Should Consent be Needed for Organ Procurement?: A Discussion

A discussion about organ procurement in relation to the pressure for suitable organ donations and the ethics involved.

Some would argue that it is simply unequivocal that removing consent in organ procurement is unethical and defies the pillars of modern medicine and human rights. Undoubtedly, there is a serious, horrifying problem with the amount of people awaiting transplantation, yet depriving people of autonomy over their body and removing their ability to express views against it for religious reasons is immoral. 

Clearly, consent is the basis of the pillars of medical ethics and it is the defining factor separating modern healthcare from the archaic paternalistic practice. Removing the requirement for consent in organ procurement removes the right over our own bodies and contradicts the basic core values of the NHS and all healthcare practitioners, who should aim to provide patient-centered care that is sensitive to their preferences and what they are comfortable with. In what other medical situation would we claim that consent was not needed? Would doctors then be able to enforce certain treatments, would we not recognise a patient’s wishes in terms of palliative care and would we ignore legal documents such as “Do not resuscitate” where patients are also deceased? Consent is such a powerful tool for a patient’s holistic care, which is why there is so much emphasis on Gillick-Competence and capacity to consent in all aspects of medicine, as well as law. Obviously, we are in desperate need of organ donations, it is undeniably a pressing issue yet we cannot relinquish the basic principles of medicine and defile the trust that patients and families place in healthcare practitioners to value their wishes and dignity in their time of need.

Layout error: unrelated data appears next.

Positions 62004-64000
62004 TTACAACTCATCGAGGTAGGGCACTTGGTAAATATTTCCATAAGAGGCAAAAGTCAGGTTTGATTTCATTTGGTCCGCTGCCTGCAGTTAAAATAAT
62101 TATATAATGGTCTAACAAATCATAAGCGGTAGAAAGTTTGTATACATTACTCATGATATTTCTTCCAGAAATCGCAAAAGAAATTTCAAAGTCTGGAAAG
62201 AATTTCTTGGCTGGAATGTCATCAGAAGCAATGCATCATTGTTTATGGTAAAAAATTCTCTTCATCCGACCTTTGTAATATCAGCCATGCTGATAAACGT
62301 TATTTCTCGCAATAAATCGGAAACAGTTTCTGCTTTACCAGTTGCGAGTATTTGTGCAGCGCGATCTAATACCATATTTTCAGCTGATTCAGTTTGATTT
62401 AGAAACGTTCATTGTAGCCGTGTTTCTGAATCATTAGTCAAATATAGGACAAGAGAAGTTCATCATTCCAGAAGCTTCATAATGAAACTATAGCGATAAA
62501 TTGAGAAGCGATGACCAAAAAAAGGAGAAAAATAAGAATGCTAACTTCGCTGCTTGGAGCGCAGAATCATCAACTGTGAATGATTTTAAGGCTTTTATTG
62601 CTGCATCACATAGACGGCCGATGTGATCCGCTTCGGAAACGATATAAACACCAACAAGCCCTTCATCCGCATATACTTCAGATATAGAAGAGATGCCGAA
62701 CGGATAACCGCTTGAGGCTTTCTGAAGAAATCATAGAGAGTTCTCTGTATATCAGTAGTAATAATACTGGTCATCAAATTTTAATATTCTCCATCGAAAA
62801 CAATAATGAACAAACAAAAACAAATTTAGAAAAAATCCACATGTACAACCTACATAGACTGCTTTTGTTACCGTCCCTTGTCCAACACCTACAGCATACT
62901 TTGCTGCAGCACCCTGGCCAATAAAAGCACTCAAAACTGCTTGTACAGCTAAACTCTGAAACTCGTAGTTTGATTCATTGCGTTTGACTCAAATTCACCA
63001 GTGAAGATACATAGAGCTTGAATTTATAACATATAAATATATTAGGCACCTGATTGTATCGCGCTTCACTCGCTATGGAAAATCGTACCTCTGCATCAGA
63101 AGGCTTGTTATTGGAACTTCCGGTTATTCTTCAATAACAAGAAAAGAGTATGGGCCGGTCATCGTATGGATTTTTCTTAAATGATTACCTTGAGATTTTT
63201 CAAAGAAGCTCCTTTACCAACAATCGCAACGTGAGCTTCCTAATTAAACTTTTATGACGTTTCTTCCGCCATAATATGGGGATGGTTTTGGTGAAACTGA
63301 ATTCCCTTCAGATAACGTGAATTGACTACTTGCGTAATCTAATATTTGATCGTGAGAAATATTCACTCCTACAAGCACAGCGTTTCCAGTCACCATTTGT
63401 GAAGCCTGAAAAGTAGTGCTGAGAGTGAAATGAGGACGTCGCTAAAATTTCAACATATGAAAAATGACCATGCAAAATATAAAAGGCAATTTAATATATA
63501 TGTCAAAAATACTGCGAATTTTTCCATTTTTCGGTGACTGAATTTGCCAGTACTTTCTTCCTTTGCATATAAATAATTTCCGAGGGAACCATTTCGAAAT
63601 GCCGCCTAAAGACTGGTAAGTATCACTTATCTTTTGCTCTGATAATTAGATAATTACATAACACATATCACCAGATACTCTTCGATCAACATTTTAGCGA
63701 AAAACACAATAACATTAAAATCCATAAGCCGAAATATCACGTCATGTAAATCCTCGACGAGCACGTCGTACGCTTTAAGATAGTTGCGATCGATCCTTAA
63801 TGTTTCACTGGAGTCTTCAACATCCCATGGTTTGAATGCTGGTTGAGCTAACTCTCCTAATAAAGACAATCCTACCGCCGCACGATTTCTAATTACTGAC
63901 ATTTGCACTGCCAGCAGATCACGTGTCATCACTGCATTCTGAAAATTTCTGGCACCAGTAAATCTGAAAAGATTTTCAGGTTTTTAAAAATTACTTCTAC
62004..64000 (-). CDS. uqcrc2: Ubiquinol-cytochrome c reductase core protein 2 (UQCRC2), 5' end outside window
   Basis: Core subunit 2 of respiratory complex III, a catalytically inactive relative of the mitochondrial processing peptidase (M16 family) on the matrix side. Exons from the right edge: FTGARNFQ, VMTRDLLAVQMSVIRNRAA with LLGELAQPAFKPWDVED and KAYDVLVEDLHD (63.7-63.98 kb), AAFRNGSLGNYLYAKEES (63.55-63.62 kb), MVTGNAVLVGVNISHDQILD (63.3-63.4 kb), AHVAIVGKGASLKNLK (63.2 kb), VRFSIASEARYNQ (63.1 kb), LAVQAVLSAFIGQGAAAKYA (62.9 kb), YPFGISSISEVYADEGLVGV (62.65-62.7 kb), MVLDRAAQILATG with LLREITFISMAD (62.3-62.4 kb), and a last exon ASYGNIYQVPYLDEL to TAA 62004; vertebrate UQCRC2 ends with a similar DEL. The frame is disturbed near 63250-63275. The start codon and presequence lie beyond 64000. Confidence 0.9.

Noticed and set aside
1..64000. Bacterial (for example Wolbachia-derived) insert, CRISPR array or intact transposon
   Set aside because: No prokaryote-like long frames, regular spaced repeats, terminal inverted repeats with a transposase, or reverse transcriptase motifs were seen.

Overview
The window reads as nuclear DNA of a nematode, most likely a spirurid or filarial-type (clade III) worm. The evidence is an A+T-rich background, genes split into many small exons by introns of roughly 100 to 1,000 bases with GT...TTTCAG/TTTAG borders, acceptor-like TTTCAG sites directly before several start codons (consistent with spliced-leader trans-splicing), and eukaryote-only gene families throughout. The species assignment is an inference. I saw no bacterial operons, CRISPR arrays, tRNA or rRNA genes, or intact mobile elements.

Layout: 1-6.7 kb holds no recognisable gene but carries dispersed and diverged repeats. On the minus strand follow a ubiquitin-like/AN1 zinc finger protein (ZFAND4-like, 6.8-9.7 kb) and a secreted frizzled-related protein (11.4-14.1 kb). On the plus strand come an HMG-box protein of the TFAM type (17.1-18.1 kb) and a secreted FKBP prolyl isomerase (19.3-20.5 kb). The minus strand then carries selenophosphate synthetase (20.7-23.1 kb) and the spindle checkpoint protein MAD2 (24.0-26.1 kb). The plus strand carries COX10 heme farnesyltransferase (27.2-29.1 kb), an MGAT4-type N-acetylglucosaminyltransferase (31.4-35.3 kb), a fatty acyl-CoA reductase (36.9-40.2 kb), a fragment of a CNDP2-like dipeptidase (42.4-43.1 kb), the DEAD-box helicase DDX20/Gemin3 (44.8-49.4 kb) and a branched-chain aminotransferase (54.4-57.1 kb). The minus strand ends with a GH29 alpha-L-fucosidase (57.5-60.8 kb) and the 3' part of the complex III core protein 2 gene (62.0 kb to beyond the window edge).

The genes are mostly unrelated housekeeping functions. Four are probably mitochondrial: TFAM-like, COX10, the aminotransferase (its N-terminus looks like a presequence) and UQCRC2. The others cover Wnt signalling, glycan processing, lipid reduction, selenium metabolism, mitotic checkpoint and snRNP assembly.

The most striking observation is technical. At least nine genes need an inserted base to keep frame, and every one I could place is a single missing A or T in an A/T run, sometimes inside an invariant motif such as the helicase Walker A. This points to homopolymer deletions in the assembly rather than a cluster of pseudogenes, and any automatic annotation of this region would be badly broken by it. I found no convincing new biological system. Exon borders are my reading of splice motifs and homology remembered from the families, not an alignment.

Removing patients’ ability to consent is unethical. Undoubtedly, donors have an amazing ability to save lives but are our rights really suddenly meaningless after death? A paper by Ulster Medical Journal found organ donation without consent in the donor’s lifetime violates three sections of the European Convention on Human rights: Article 3 as it is inhumane if consent is not obtained during their lifetime, Article 8, which is the right to family life and privacy  as spousal rights would be removed and Article 9 as freedom of thought and religious beliefs may be ignored.Undoubtedly, we must look to increase the number of organ donors but this is a dishonourable and ill-thought out method of achieving it that could never succeed in the modern world where our human rights are so rightfully valued. 

Not only does unconsented organ procurement strip away the dignity and rights of the donor, it could also be a harrowing ordeal for a newly grieving family. At such a vulnerable time in their lives, loved ones may have to face the ethical dilemma and injustice of their deceased relative’s views being ignored and their consent seen as worthless. If we not only disregard the views of the patient concerned but also their family, the detrimental ethical implications are endless. Do we then not value next of kin’s wishes in cases of life support or palliative care, will parents and guardians lose the ability to consent on behalf of their child in certain situations? Consent is the basis to all decision making and laws surrounding medicine, surely it is clear that disregarding it is a ludicrous suggestion? How can we suddenly say that those whose religions strictly prohibit organ donation, such as Hindus and Jehovah’s Witnesses, rights to freely express their religious views are no longer valid? 

The knock on implications of removing consent for organ procurement are deeply worrying. Would organs always automatically be harvested even if they may not end up being required? How can we then prevent a black market for donated organs if doctors themselves are trivializing the importance of consent and valuing the ethical issues surrounding the very private issue of donations? Rather than creating unpopular obligations that the public will protest against, why not give the assumed consent system longer to see its effect (as it was only introduced in May 2020) and then look to continuous and more in depth education about donation rather than removing our rights to the choice. 

90% of the UK’s public claimed to be in favor and we are constantly seeing scientific and medical wonders relating to organ transplantation, for example the first successful pig kidney being transplanted into a human in the US just months ago. Why take the rash and unethical decision to remove patients’ autonomy when we can look to more constructive methods of winning support and true understanding about the transformative nature of organ donation, ensuring real support for the cause into the future. 

Sophie Farr, Youth Medical Journal 2022


By Sophie Farr

I am a student from the UK and my ambition is to become a doctor.

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